The opinion of the court was delivered by: SCHOONMAKER
On December 10, 1942, Laurence B. Starr, Paul R. Knapp, Clair A. Jackson, Harrison W. Trask, John F. Shanley, and Melvin T. Knapp, doing business as Calvin, Jackson & Starr (a partnership); S. D. Lord and C. L. Thurston, doing business as L.L. Lord Company (a partnership); and A. N. Hilgendorf, filed an involuntary petition in bankruptcy against Meadville Pennsylvania Distilling Company, Incorporated, alleging that said corporation committed an act of bankruptcy, in that in November, 1942, it did admit in writing its inability to pay its debts and its willingness to be adjudged a bankrupt. To this petition, Eugene Liegler, Jr., Secretary and Treasurer of the alleged bankrupt, purporting to act for it and a majority of its shareholders, filed an answer denying the validity of the alleged admission of the bankrupt corporation to pay its debts and its willingness to be adjudged a bankrupt; and moved to dismiss the involuntary petition.
On January 8, 1943, the petition, answer and motion to dismiss were referred by this court to Ritchie T. Marsh to hear and determine all matters in controversy, with power to pass upon and permit amendments to pleadings if deemed proper, and to make such order or orders as he might deem meet in the premises.
On January 11, 1943, Baldwin & Welcomer Company, Karl A. Miller, and Snyder, Hull, Leiby and Metzger, filed a petition in this court for leave to intervene as petitioning creditors herein. On the same day this court made an order allowing this intervention. On the same day also, the petitioning creditors herein filed a petition to amend the original petition in bankruptcy, by adding thereto the following alleged acts of bankruptcy, towit: "That within four months next preceding the filing of the said creditors' petition, the said Meadville Pennsylvania Distilling Company, Inc., committed further acts of bankruptcy in that it transferred, while insolvent, a portion of its property to one or more of its creditors with intent to prefer such creditors over its other creditors; the said transfer or transfers consisting of the payment of the sum of $2859.15 on the 5th day of November, 1942, to Remler-Shuman Agency, then and there a general creditor, and the payment of the sum of $3900.00 on the 1st day of October, 1942, to A.S. Auerbach, then and there general creditors, with the intent to prefer such creditors over the other creditors of the said Meadville Pennsylvania Distilling Company, Inc."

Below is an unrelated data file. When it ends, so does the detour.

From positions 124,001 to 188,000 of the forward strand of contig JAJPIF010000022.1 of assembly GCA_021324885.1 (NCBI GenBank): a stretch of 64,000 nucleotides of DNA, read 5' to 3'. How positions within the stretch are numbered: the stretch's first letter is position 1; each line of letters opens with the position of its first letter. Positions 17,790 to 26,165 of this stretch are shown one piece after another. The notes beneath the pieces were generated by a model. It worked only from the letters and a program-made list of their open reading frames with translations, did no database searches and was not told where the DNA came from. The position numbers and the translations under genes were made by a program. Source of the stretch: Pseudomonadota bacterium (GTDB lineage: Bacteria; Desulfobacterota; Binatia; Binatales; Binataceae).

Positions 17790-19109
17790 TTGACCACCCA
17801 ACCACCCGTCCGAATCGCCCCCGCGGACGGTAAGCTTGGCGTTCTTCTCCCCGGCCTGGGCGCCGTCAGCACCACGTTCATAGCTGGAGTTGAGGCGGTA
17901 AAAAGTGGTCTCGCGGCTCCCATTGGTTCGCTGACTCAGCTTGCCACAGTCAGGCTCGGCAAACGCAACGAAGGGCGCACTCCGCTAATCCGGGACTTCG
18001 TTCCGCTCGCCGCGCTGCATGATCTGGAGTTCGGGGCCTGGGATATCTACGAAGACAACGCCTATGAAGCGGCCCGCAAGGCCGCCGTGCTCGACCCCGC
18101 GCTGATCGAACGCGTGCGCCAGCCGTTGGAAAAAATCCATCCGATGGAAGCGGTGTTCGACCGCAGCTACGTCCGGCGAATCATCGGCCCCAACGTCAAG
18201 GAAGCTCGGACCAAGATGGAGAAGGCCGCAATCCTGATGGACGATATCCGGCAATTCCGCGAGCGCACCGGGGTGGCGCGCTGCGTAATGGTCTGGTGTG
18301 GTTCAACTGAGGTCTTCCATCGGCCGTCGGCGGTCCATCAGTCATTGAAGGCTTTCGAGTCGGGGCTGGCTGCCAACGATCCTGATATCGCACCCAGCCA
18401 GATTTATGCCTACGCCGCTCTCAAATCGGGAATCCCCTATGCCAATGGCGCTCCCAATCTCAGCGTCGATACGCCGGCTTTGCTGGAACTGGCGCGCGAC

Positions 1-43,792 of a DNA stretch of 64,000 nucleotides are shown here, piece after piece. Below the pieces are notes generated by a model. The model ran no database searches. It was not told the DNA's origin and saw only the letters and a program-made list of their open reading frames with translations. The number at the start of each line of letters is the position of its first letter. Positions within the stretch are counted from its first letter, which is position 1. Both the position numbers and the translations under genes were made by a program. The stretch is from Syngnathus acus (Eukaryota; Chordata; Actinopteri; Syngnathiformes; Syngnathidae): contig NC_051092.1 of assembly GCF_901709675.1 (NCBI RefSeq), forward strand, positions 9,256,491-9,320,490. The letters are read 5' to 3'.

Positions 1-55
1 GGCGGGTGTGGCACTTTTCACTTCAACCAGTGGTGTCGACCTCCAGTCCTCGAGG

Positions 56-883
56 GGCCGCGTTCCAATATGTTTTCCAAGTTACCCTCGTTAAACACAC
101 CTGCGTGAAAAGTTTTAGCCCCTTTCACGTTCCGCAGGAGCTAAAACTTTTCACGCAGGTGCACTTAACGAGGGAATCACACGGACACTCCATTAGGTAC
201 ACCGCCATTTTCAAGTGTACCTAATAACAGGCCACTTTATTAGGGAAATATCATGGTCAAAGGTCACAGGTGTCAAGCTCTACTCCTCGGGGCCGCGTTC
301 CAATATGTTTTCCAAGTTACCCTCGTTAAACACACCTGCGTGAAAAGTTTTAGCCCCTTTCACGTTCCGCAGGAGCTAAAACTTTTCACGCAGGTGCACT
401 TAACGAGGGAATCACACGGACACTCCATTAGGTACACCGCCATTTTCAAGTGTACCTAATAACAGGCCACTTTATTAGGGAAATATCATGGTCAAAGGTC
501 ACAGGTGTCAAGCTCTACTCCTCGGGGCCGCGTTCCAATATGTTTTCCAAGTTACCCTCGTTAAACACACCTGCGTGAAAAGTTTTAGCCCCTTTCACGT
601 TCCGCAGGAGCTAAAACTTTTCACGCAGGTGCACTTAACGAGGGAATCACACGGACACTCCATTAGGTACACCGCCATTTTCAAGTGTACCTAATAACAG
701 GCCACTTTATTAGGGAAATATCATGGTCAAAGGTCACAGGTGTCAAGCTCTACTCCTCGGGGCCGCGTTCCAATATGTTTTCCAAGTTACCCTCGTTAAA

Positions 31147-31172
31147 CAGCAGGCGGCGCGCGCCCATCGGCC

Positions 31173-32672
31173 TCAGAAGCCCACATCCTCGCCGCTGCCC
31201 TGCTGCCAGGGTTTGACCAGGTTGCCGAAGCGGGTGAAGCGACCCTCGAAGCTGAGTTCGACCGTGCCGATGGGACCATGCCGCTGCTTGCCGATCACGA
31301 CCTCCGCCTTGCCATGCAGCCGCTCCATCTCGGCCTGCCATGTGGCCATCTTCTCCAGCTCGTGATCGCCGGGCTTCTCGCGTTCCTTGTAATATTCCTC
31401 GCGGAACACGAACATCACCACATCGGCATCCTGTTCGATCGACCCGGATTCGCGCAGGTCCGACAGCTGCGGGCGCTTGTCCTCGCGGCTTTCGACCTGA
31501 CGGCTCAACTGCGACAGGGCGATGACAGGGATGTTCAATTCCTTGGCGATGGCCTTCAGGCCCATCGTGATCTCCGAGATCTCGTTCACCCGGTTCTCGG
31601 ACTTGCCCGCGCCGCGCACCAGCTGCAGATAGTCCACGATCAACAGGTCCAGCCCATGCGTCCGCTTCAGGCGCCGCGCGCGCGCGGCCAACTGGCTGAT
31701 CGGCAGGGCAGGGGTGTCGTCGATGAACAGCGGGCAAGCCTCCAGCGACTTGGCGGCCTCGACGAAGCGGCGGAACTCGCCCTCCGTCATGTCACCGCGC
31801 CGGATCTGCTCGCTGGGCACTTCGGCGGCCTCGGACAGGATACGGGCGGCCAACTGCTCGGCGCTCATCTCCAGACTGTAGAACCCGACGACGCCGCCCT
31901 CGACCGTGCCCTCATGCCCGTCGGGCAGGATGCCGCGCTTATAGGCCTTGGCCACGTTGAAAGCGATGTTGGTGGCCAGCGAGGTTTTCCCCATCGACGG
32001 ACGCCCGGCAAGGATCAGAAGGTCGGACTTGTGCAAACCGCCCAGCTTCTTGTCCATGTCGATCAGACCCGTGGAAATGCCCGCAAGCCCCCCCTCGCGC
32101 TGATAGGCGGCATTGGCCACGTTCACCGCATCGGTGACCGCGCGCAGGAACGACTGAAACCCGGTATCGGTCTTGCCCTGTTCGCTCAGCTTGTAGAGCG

A rule to show cause was granted on this petition to amend, returnable January 16, 1943. On that date, Eugene Ziegler, Jr., Secretary and Treasurer of the alleged bankrupt, moved to dismiss the petition to amend the involuntary petition, on the ground that the petition to amend introduces two new acts of bankruptcy, and set forth no reason for the failure to include these alleged acts of bankruptcy in the original petition, as required by General Order XI of the General Orders in Bankruptcy, 11 U.S.C.A. following section 53.
The additional acts of bankruptcy set forth in the petition to amend are alleged to have occurred within four months of the filing of the original petition, being respectively on October 1, 1942, and November 5, 1942 (which is also within four months of the date of the filing of the petition to amend). And it is alleged that these additional acts came to the attention of petitioning creditors after the original petition was filed.
We therefore conclude that the petition to amend was timely and should be allowed. This view is supported by a well-considered opinion by Patterson, D.J., In the Matter of Grand Martin Ice Cream Co., Inc., 7 F. 766, 25 A.B.R., N.S., 326. See also Collier on Bankruptcy, 14th Ed., Vol. 2, page 49.
The motion in behalf of the alleged bankrupt will be denied. Orders are entered herewith accordingly.
© 1992-2004 VersusLaw ...